In this course, hosted by senior editor Liz Tate, we will investigate the theories and workflow of editing in the world of advertising post-production. You will learn techniques for enhancing their editing skills in dialogue editing, sound design, pacing, and FX/design. By following a project from start to finish, the course will focus on the role and responsibilities of the editor in the post-process.
Liz Tate graduated from Northwestern University with a B.S. in Radio/TV/Film. In her 20+ year career in editing, she has mentored more than a dozen assistant editors to help them polish their skills to become editors. She recently partnered to start her own post-production company, Hootenanny, in 2008. Past and present clients include American Express, Southwest Airlines, Crate&Barrel, JCPenney, and Reebok.
The basics of Editing
We discuss what is entailed in being a commercial post-production editor. A breakdown of the various aspects of the job are detailed, and we talk about some of the problems an editor encounters being in the chair. The second part presents basic film editing theories, and provides filmic examples of the main styles of editing: continuity and emphatic.
We discuss how to go about creating your first cut. Tips are given on how to synthesize footage into manageable selects, and how to structure your cut depending on the type of project. Liz discusses a past editorial project, and traces its evolution from receiving the footage to the approval of its rough cut stage.
We look at deconstructing continuity and emphatic editing in practice. Examples are shown from various commercials, and the motivation behind the editorial process is described. Theories described in the first lesson are demonstrated: cutting on action, jump cuts, temporal discontinuity, the 180 rule, and various others. Project 1, an exercise is cutting dialogue, is handed out.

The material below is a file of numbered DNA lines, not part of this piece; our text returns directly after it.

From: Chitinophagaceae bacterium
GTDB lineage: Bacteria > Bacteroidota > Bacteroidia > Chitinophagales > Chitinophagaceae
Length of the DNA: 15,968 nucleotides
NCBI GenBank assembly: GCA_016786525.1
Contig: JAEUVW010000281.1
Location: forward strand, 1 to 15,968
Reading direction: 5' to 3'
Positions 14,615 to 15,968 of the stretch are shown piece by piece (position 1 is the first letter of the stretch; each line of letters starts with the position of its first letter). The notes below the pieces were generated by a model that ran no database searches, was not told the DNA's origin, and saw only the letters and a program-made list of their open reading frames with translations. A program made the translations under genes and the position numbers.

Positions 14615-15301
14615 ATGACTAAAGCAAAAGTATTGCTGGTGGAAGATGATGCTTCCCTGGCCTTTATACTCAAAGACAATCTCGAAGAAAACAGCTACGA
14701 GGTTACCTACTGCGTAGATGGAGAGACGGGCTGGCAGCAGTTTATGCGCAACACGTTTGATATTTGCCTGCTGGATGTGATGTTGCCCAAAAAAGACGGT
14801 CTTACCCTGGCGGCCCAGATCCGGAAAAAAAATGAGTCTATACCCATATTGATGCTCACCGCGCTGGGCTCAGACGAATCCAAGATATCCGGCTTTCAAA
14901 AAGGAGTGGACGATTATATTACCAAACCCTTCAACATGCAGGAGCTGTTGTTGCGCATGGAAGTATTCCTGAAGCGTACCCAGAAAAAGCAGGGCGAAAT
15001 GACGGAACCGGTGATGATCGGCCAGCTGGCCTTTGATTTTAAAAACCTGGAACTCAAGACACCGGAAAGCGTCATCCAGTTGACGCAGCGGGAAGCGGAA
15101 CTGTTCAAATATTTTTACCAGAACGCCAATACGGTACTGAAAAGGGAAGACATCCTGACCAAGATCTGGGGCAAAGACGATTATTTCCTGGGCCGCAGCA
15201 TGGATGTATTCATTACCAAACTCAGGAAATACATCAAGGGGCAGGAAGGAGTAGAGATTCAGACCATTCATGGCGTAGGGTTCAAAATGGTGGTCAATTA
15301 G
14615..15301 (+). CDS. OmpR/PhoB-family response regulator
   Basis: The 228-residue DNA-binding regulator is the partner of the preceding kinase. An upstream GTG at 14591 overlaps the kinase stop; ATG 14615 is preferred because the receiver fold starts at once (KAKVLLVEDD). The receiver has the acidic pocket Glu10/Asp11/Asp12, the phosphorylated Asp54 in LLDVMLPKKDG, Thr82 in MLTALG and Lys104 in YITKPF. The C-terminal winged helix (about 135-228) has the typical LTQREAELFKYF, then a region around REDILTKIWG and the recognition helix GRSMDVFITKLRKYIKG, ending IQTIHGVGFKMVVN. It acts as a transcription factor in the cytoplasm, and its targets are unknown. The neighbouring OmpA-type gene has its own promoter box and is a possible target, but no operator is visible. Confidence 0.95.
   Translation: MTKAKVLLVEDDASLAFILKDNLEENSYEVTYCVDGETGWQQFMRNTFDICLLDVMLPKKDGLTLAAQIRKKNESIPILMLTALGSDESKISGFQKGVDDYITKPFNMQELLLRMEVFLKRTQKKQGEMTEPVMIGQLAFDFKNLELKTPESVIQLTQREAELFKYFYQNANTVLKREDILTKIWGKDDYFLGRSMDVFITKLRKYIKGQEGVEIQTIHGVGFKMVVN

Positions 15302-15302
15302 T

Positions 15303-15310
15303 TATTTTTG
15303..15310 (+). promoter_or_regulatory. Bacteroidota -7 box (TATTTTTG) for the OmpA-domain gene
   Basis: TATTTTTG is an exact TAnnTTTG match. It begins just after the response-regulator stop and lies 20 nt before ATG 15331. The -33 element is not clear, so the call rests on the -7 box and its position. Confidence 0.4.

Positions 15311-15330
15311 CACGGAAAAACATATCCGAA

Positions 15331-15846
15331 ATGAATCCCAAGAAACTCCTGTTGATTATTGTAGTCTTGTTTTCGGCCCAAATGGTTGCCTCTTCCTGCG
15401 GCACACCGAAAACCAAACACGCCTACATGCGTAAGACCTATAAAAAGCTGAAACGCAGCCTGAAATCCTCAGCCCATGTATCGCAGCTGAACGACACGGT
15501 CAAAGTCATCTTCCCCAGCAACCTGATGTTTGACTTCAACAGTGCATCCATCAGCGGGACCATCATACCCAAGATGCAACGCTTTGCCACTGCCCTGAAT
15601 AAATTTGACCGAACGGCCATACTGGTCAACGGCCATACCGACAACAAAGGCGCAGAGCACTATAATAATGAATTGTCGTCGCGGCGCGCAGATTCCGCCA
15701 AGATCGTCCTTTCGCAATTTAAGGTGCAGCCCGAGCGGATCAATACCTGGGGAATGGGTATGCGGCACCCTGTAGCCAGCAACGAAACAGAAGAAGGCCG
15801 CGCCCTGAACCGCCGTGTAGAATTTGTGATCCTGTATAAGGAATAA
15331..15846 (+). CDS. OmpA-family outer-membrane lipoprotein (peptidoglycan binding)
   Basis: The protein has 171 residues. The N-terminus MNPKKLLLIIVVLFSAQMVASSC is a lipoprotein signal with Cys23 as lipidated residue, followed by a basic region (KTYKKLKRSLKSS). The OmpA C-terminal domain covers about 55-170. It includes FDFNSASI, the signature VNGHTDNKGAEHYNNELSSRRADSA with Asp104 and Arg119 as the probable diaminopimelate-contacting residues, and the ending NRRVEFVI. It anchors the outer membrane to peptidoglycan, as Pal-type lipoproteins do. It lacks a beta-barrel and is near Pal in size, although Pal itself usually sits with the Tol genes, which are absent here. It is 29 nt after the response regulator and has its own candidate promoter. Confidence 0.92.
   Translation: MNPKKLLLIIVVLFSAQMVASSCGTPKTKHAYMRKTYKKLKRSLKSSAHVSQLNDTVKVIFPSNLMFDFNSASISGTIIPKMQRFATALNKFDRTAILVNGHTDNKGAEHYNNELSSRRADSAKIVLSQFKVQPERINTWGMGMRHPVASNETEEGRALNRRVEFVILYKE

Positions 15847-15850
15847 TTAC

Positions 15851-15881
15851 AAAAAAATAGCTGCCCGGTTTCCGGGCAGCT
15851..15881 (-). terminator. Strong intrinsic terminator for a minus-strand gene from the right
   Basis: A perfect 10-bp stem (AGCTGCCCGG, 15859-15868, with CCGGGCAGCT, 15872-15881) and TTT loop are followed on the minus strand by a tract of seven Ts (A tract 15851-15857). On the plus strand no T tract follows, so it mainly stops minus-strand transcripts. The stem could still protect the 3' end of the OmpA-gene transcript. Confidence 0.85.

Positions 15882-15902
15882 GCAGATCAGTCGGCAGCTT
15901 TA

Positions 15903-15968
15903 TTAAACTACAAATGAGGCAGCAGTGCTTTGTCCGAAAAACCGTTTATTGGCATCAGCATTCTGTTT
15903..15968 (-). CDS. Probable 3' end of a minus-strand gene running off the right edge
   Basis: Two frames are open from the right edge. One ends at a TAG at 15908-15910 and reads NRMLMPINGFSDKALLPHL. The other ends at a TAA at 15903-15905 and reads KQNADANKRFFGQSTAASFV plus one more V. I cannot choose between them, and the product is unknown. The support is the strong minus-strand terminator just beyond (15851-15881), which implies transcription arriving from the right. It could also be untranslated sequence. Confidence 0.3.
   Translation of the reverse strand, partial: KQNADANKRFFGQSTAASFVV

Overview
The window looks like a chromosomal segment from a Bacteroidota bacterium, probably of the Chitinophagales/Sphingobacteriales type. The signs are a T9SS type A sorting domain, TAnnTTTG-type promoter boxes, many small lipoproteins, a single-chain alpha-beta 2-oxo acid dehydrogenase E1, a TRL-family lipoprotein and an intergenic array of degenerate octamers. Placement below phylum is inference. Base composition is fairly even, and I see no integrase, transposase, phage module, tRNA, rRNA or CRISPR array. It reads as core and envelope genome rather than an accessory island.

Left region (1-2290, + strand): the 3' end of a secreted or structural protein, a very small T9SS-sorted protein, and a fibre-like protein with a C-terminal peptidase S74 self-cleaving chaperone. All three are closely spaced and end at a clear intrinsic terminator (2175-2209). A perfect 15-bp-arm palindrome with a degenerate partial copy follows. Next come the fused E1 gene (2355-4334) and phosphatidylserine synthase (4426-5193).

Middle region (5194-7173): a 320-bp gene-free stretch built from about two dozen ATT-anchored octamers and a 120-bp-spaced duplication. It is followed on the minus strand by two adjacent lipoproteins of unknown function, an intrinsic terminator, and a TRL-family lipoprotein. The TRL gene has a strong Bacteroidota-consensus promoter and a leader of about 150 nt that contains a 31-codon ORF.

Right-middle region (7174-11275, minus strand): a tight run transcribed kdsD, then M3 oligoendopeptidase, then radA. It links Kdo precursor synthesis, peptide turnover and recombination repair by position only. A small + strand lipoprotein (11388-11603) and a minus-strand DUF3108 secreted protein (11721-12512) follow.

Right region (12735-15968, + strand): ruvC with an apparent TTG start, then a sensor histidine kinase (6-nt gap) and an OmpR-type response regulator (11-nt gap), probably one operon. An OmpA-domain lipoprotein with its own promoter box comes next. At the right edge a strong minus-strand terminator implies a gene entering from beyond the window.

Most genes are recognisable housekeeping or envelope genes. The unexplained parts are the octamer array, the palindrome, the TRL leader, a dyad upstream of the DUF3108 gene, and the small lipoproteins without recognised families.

Cutting dialogue scenes
An example scene is created from dailies, with technique emphasis on continuity and pacing. Tips are given for keeping complicated sequences in sync, as well as how to change out a take in the middle of a scene while retaining the flow of the narrative. A dialogue edit that focuses on compositing is dissected at the end of the lesson.
The role of audio
in the editorial cut. Sound design is created for a spot, detailing music editing, sound effects placement, and dialogue finessing. Mix levels are discussed, as well as utilizing time compression. Dialogue replacement is examined in a scene from an independent feature.
So now you're an editor
We will focus on critiques of Project #1. Project #2 will be assigned.
The professor details her cut on assignment 1, explaining her thought process and workflow. Tips and tricks for adding finesse to your edit are also discussed, including flash frames, blurs and an iris effect.
Condensing a story
We investigate condensing a story line and taking the air out of an edit. A :30 lift is cutdown from a :60 commercial, while paying attention to pacing and sync. In addition, emphatic editing techniques are discussed, such as jump cuts, color correction, speed changes, effect work, and repeat action.
The process of finishing a project is dissected. Interviews with a colorist, sound designer/mixer, and smoke artist are conducted. The particular challenges of the ELCA spots are discussed, as well as general information about the workflow in each room.
Critiques are given on Assignment 2, focusing on pacing, music choices, voiceover timing, and shot selection. Tips for getting into the post-production industry are also given.